Have long range plans! Last night Rachel Maddow showed the disgusting charts of multiple states where gerrymandering by Republican legislatures retains Republican control of the statehouse even though Democrats won dramatically higher numbers of popular votes in every case. Republican strategists planned years ahead for this, district by district.
Cultivate more humility and engage in more honest self-evaluation to nurture more self-improvement.
Mike Miller www.organizetrainingcenter.org
I'm only about 50 pages into Hegemony How-To: a Roadmap for Radicals by Jonathan Matthew Smucker. In these pages, he asks activists to critically evaluate what they have been doing. He raises the question based on his own experience as an OCCUPY WALL STREET activist. His questions deserve serious consideration. I don't yet know how he answers them because I haven't read that far.
They could be more in touch with others doing complementary work. They should have an awareness of the Big Picture (to even recognize who's doing comp. work -- which is almost all of us). They should be familiar with the basic dynamics of nonviolence. They should be ware of being 'ideological' and looking to call other people out -- even our opponents!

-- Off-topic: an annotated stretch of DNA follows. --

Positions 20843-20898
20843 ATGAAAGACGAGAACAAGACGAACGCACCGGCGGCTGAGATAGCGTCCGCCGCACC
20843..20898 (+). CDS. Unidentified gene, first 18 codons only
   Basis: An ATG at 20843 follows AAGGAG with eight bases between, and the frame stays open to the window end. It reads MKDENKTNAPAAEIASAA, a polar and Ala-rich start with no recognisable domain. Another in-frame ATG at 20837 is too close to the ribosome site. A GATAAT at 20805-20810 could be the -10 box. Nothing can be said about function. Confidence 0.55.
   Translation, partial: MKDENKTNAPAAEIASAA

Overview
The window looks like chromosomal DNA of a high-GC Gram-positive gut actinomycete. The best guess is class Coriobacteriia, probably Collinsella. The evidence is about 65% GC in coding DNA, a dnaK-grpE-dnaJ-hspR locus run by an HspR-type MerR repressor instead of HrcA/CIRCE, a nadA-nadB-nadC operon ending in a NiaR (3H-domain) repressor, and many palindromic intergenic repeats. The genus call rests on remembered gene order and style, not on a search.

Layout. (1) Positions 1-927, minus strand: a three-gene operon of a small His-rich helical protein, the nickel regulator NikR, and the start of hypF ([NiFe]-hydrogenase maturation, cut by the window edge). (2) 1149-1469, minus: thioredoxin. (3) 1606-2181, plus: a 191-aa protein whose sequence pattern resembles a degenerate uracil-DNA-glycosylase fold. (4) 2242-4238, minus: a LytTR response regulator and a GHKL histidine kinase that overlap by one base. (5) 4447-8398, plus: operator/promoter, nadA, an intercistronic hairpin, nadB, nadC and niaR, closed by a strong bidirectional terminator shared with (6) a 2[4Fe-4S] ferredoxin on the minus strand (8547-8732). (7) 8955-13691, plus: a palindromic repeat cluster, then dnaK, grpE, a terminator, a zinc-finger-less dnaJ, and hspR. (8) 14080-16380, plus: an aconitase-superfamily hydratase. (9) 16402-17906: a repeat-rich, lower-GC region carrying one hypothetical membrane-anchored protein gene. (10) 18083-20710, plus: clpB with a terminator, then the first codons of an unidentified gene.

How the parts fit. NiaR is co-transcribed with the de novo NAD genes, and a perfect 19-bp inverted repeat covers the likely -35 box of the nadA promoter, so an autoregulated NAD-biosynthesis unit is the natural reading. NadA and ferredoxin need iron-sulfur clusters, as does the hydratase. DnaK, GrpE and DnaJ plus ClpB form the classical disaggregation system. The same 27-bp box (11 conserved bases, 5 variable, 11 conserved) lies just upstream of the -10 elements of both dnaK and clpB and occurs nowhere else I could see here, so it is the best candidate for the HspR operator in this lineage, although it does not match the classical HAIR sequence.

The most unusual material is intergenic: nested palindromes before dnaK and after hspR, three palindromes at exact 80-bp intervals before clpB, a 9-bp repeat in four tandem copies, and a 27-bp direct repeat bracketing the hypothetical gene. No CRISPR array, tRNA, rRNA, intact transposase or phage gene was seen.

|Look at where are the values and concerns of the people around them.
From that, look where there are inconsistencies.
STOP working from abstract & remote political values & history.
Too often the wording is high-falutin and, figuratively, foreign to
the people & groups that polit. activists are trying to work WITH.
Justice St. Rain
I have no idea.
All I know is that peaceful ends require peaceful means.
When they go low, we go high.
Scholars have to get their noses out of their books and put theory, indispensable but useless until put into action, by which I mean,
putting their bodies as well as their minds, on the line - in the streets and highways and byways of our divided America…
Back in the 1970s someone on KPFA quoted Lenin as below. I can’t give a cite. I have never found the quote in writing so it may have been made up, or from someone else, but it has suited me. “The first duty of a revolutionary is to share the life of the workers, the second is, patiently, to explain.” Sounds like early Lenin, who’s father was a school teacher/administrator after all. The revolution came along and things got urgent. But until I find myself involved in revolutionary government I will stick with that statement of doctrine.